Hepatitis C PACT aims to increase access to treatment and cure more people living with the virus in low- and middle-income countries
NEW YORK/PARIS/GENEVA, JULY 28, 2021—Doctors Without Borders/Médecins Sans Frontières (MSF)—in collaboration with the Drugs for Neglected Diseases initiative (DNDi), FIND, the global alliance for diagnostics, and the Treatment Action Group—launched a new partnership to address the continuing disparities in access to diagnostics and treatment for people living with hepatitis C (HCV) in low- and middle-income countries (LMICs), where more than 75 percent of people infected with the virus live.
The Hepatitis C Partnership for Control and Treatment—or Hepatitis C PACT—will work with countries and communities to roll out all-oral cures more widely, scale up community-based testing to find the missing millions of undiagnosed people, and address domestic financial challenges that prevent the launch of national programs in LMICs. It will also tackle patent and access barriers that stand in the way of reaching World Health Organization goals to better control hepatitis C by 2030.
“We have a unique opportunity to cure hepatitis C in our lifetimes," said Bryn Gay, HCV project director at Treatment Action Group. “Often investments in HCV open the door for expanded prevention and harm reduction services in resource-limited countries. We’re excited that the Hepatitis C PACT can build on our successful track record of strengthening treatment and diagnostics literacy, which ensures affected communities can meaningfully and equitably participate and inform national hepatitis responses.”
Through its cumulative expertise and independence, the new partnership will build collaborations with countries and community and civil society groups and develop evidence to support ambitious test-and-treat programs while addressing HCV financing obstacles. Test-and-treat is an approach where a person is put on treatment immediately after testing positive for hepatitis C rather than being put on treatment during a follow-up appointment.
“HCV care and treatment remains significantly underfunded globally and nationally,” said Graciela Diap, HCV access project leader at DNDi. “Our partnership aims to build the case for investment and the political will that can successfully mobilize additional global and domestic resources for HCV programs. Securing political will and domestic resources can set the foundations for ensuring sustainable financing for HCV. We will underpin this work with sound policies that improve access to DAAs and diagnostics.”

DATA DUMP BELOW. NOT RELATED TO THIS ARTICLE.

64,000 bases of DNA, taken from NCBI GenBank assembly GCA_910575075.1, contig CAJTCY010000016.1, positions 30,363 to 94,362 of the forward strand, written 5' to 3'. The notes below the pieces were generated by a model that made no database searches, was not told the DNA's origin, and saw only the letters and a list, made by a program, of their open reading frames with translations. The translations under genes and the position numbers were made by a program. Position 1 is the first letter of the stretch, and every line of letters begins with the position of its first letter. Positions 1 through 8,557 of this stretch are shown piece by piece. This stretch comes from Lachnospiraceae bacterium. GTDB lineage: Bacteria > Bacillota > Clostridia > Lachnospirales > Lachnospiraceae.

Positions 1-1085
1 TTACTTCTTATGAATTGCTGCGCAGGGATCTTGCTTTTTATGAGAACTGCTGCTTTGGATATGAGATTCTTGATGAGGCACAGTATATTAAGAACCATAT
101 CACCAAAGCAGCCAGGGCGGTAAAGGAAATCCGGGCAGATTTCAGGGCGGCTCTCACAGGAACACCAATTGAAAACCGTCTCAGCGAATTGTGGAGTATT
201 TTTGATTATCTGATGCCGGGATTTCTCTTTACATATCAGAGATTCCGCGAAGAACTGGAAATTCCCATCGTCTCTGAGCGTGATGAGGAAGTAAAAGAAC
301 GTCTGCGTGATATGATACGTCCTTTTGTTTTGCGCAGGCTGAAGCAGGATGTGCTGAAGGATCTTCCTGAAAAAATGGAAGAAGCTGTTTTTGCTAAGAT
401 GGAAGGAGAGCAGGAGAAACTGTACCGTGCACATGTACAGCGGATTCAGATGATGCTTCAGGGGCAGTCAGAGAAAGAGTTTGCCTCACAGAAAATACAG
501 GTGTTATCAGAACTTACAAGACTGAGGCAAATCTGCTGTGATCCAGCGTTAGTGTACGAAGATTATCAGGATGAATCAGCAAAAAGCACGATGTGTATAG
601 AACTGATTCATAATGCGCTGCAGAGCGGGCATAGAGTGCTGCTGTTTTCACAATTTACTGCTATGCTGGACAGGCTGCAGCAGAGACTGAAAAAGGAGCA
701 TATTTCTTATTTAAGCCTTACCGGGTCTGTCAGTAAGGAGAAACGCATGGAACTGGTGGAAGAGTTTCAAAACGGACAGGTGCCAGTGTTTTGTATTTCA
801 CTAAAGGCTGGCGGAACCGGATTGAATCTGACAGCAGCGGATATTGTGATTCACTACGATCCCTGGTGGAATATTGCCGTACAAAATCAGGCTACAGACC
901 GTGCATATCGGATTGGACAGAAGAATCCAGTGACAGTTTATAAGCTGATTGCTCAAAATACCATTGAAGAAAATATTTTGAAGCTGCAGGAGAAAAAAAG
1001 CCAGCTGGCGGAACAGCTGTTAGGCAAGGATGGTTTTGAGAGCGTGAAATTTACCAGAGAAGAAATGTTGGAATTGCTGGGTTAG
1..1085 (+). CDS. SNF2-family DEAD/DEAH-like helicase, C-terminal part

MSF and the other organizations involved already have a successful track record in supporting test-and-treat programs in “champion countries,” such as Cambodia, India, and Malaysia. The Hepatitis C PACT will use these countries’ strategies—like offering care at the community level rather than only in facilities located in major cities—as an example and way to increase access to HCV care globally.
“MSF has been working with Cambodia's Ministry of Health since 2016 to enable access to treatment, simplify hepatitis C care, and integrate this model in routine health services,” said Mickaël Le Paih, MSF head of mission in Cambodia. “The cure rate for thousands of patients remained over 97 percent for people treated in tertiary level clinics or primary health care centers. We have shown through our collaboration with the Cambodian Communicable Disease Control Department and through peer-reviewed reports that such a model of HCV care allows rapid scale-up while maintaining a high quality of care, mostly delivered by trained nurses. Communicable diseases such as HCV can be controlled through supporting state-run response programs.”
The Hepatitis C PACT will focus on increasing low rates of access to testing and treatment by increasing awareness among decision makers, developing sustainable financing mechanisms to combat the disease, supporting simplified viral hepatitis diagnostics, and supporting access to simple and affordable direct-acting antiviral (DAA) treatments for HCV in high-burden LMICs. The partnership will concentrate on boosting access to both better polymerase chain reaction (PCR) testing and DAAs, which are newer-generation hepatitis C drugs with high cure rates. In fact, DAA treatments can cure patients in two to six months, but non-generic versions often come with extremely high price tags.
“Boosting HCV testing to find the missing millions of people who don’t know they are infected and simplifying their path to treatment requires a multi-faceted approach,” said Sonjelle Shilton, hepatitis lead at FIND. “Drawing on the strengths of multiple partners including the Malaysian government and DNDi, we have already been able to demonstrate the benefits of making both diagnosis and treatment available in primary care clinics. Patients in Malaysia now have access to a one-stop-shop for HCV care at 200 primary care clinics across the country, and we have seen the number of people on HCV treatment increase from 300 per year in 2013 to 3,000 per year in 2019. Partnerships in the Hepatitis C PACT will build on successes such as these as we continue to work together to defeat this disease.”
HCV can lead to chronic liver disease, cirrhosis, cancer, and death. Of the 58 million people with chronic HCV, an estimated 9.4 million people have been effectively cured.